Richard Foster, a man who has given himself to training in spiritual formation, says simply, “Christian meditation is the ability to hear God’s voice and obey his word.” Hearing his voice need not be the same thing as reading the Bible.
- Chew the cud: Don’t be in a hurry. When we ruminate on the scripture for a week, a month, or even a year we give the Holy Spirit opportunity to suggest what He meant when he inspired the text. I know of one married couple who read all the verses of Proverbs 3 every night for a year. Each night they talked about what the words could mean--that’s chewing the cud!
- Look for Jesus’ words in his actions. For example, if you are intrigued by Jesus’ mysterious statement, “Don’t cast your pearls before swine,” why not read all four gospels looking for evidence of how Jesus walked out that very statement? I guarantee--you’ll be surprised.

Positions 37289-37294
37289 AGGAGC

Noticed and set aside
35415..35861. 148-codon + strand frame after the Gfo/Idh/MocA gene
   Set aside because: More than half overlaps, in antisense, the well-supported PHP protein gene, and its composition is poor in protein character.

- Set aside the Bible, and listen. Of course the Bible is a good thing, but the Bible itself suggests other avenues to hear God’s voice: the operation of nature, the moon and the stars, lives of other believers, even our own hearts can convey the voice of God to us. The very fact that we have the Bible as a safety net should give us confidence to open our ears to other avenues of His expression.
Do you need somewhere to start? Try this on for a week:
Your word, O LORD, is eternal;
it stands firm in the heavens.
Your faithfulness continues through all generations;
you established the earth, and it endures.
Your laws endure to this day,
for all things serve you.
If your law had not been my delight,
I would have perished in my affliction.
I will never forget your precepts,
for by them you have preserved my life.
Save me, for I am yours;
I have sought out your precepts.
The wicked are waiting to destroy me,
but I will ponder your statutes.
To all perfection I see a limit;
but your commands are boundless.
~ Psalm 118: 89-96